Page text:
1 1 1 1 0 0 0 0 0 0 0 0 1 1 1 1

1 0 1 0 0 1 0 1 0 1 0 1 1 0 1 0

1 1 0 0 0 0 1 1 0 0 1 1 1 1 0 0

1 0 0 1 0 1 1 0 0 1 1 0 1 0 0 1

0 0 0 0 0 0 0 0 0 0 0 0 0 0 0 0

0

0

0

0

0

0

0

0

0

0

0

0

0

0

0

0

P

0

0

0

0

0

0

0

0

0

0

0

0

0

0

0

0

P

Fig.1. Illustrations of16-bit orthogonal codes.

Fig.2. Illustration of OCC Enconding and Decoding n

R( x, y ) =

x i yi d th

(2)

i=1

Where R(x, y) is the cross correlation function, dth is the threshold defined in (1). Since the threshold (dth) is between two valid codes, an additional 1-bit offset is added to (2) for reliable detection. The number of errors that can be corrected by means of this process can be estimated by combining (1) and (2), yielding. nc= R(x,y) - 1

n -1 4

(3)

In this equation, n c is the number of error that can be corrected by means of an n-bit orthogonal code. For example, a single error in 8-bit orthogonal code can be corrected. Similarly, 3-bit errors in 16-bit orthogonal code can be corrected, and so on Table 1 give the error correction capabilities and the detection rates, respectively, for four lengths of orthogonal codes. In a previous work, these detection rates were improved. This method performs XOR operation between the received code and each code in the look-up table that contains all the codes. TABLE I Orthogonal Codes and the Corresponding Error Correction Capabilities. Code length (n) 8 16 32 64 www.ijceronline.com

Correction Capability (nc) 1 3 7 15 ||April||2013||

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Enhancement Of Error Detection And Correction... A counter is used to count the number of 1â€&#x;s in the resulting signal. For example, for 16-bit orthogonal code, the operation will lead to thirty-two counter results. If one of the results in zero, it means there is no error. Otherwise, the code is corrupted. The corrected code is associated with minimum count. If the minimum count is associated with one combination, the received and corrected code will be this combination. However, if the minimum count is associated with more than one combination of the orthogonal codes, it is not possible to correct the corrupted code.

III.

METHODOLOGY

An orthogonal code is having equal number of 1â€&#x;s and 0â€&#x;s so it will generate zero parity all time except that code received is erroneous. We need not to send any extra parity bit while transmitting data. In case if, after the transmission the data received is erroneous then it will generate parity error. In this process of detecting and correcting the errors code received is split into two equal parts. Each part will be checked for parity bit, if generated parity is zero then code is error free and if one then the received code is considered to be the erroneous. By orthogonal code method we can detect the part of the incoming or received data that is containing the errors and along with the correction of code we can also improve trans-reception system by using effective means to reduce the error in that particular area and over all reception system will become more effective. TABLE II Orthogonal Codes and the Corresponding Detection rate. Code length (n) 8 16 32 64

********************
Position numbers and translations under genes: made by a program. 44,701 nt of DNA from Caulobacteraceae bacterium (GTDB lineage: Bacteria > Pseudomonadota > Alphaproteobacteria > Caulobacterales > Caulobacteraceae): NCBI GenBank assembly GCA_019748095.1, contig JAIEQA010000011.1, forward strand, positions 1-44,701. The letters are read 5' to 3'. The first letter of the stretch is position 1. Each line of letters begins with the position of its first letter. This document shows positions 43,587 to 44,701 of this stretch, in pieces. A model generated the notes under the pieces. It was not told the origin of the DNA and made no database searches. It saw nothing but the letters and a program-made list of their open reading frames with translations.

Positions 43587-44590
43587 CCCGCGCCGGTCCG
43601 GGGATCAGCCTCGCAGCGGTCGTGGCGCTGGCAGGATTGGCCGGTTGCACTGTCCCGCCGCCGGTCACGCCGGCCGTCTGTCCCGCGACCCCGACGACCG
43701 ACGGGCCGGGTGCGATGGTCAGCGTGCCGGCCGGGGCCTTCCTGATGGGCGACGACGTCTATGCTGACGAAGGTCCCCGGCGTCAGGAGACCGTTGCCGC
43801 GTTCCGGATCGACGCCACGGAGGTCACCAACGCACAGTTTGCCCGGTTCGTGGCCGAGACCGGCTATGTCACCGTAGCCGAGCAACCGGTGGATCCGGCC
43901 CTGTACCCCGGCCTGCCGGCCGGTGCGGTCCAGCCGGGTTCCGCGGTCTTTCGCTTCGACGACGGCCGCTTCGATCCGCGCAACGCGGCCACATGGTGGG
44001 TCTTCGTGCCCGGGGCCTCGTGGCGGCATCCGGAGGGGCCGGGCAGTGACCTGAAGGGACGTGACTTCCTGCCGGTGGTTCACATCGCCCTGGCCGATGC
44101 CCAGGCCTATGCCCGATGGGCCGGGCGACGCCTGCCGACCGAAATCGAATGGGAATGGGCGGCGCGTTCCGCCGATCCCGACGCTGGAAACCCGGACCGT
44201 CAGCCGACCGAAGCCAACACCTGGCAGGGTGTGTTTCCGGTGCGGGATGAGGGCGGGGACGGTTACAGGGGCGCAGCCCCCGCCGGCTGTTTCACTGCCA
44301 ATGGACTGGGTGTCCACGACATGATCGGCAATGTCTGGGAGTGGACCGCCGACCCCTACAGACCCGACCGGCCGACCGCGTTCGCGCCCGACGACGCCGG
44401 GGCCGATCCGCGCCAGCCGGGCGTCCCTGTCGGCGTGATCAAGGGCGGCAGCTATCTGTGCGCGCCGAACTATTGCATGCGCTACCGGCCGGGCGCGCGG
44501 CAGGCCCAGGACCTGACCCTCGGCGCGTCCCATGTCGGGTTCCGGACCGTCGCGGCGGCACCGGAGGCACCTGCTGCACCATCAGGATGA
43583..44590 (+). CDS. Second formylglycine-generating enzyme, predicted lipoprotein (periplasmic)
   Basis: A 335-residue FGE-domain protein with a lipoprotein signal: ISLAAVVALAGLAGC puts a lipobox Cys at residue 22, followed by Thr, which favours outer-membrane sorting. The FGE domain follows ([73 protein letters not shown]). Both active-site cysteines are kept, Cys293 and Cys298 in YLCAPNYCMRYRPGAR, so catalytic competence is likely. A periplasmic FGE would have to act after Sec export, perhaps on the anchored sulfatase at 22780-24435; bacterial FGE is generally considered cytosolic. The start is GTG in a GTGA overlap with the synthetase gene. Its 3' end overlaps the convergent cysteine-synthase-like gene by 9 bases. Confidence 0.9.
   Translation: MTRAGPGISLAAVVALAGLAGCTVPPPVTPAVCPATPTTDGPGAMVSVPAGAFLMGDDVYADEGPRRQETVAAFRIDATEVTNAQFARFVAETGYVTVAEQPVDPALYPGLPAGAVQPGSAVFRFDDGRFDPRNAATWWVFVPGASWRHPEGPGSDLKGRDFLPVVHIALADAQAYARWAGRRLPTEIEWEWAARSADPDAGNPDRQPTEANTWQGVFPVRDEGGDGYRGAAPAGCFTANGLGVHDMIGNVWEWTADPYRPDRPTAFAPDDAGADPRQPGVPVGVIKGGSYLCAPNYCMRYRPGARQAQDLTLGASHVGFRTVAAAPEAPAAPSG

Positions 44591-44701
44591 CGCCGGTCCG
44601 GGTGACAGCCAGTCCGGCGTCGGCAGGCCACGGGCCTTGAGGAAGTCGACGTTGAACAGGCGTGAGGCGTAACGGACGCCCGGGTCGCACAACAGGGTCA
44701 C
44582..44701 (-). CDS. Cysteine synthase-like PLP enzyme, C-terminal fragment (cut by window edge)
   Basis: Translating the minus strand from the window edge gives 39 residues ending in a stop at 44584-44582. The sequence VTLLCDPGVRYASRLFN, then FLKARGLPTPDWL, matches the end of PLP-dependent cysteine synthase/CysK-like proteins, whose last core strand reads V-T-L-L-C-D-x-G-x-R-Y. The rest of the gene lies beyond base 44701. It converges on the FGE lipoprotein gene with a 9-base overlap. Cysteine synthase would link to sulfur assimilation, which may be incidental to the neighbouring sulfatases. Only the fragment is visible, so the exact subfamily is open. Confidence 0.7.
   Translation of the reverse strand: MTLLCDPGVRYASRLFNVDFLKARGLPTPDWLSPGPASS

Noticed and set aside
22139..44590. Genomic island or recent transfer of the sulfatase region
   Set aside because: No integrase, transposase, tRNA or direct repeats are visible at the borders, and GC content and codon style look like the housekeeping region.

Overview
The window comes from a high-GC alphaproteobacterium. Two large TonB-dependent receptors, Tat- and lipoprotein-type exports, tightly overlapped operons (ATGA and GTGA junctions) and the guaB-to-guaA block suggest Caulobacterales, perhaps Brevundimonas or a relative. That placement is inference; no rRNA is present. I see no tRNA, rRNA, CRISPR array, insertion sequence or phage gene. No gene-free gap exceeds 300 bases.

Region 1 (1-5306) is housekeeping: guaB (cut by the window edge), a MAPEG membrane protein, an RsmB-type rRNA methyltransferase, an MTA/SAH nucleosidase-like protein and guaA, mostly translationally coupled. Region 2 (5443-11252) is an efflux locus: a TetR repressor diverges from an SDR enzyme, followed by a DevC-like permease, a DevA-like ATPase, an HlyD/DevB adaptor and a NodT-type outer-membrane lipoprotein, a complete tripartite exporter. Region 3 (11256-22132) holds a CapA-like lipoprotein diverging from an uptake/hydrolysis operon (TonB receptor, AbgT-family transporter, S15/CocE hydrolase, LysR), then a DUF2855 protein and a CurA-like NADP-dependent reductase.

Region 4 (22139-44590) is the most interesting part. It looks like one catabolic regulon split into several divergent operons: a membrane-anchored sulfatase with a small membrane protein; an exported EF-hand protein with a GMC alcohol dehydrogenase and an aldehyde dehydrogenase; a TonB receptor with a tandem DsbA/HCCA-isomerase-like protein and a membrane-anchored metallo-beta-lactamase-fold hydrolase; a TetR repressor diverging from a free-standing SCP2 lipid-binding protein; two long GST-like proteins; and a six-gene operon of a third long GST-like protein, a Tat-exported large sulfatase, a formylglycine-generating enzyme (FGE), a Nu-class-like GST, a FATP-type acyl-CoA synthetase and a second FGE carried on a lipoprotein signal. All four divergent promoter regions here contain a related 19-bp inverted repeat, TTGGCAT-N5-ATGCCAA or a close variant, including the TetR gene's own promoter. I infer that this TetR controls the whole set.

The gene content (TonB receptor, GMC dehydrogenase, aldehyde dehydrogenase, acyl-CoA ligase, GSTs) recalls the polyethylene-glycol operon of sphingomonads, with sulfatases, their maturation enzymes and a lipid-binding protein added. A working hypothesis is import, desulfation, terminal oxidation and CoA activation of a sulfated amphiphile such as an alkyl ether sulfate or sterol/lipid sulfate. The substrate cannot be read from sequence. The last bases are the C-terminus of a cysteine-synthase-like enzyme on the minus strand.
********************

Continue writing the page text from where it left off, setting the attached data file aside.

Detection Rate (%) 93.57 99.95 99.99 100.00

Fig.3 Block diagram of 5-bit transmitter

Fig.4. Block Diagram of Receiver

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Enhancement Of Error Detection And Correction... 3.1

Transmitter The Transmitter consists of two blocks (a) encoder (b) shift register (a) The encoder encodes a k-bit data set to n=2k-1 bits of the orthogonal code. (b) The Shift Register transforms this code to a serial data in order to be transmitted as shown in Fig.3. For example, 5-bit data is encoded to 16-bit (24) orthogonal code according to the lookup table shown in Fig.2. The generated orthogonal code is then transmitted serially using a shift register with the rising edge of the clock.

3.2

Receiver

The received code is processed through the sequential steps, as shown in Fig.4. The incoming serial bits are converted into n-bit parallel codes. The received code is compared with all the codes in the lookup table for error detection. This is done by counting the number of ones in the signal resulting from „XOR‟ operation between the received code and each combination of the orthogonal codes in the lookup table. A bit signal and also searches for the minimum count. However a value rather than zero shows an error in the received code. The orthogonal code in the lookup table which is associated with the minimum count is the closest match for the corrupted received code. The matched orthogonal code in the lookup table is the corrected code, which is then decoded to k-bit data. The receiver is able to correct up to (n/4-1) bits in the received impaired code. However, if the minimum count is associated with more than one combination of orthogonal code then a signal, REQ, goes high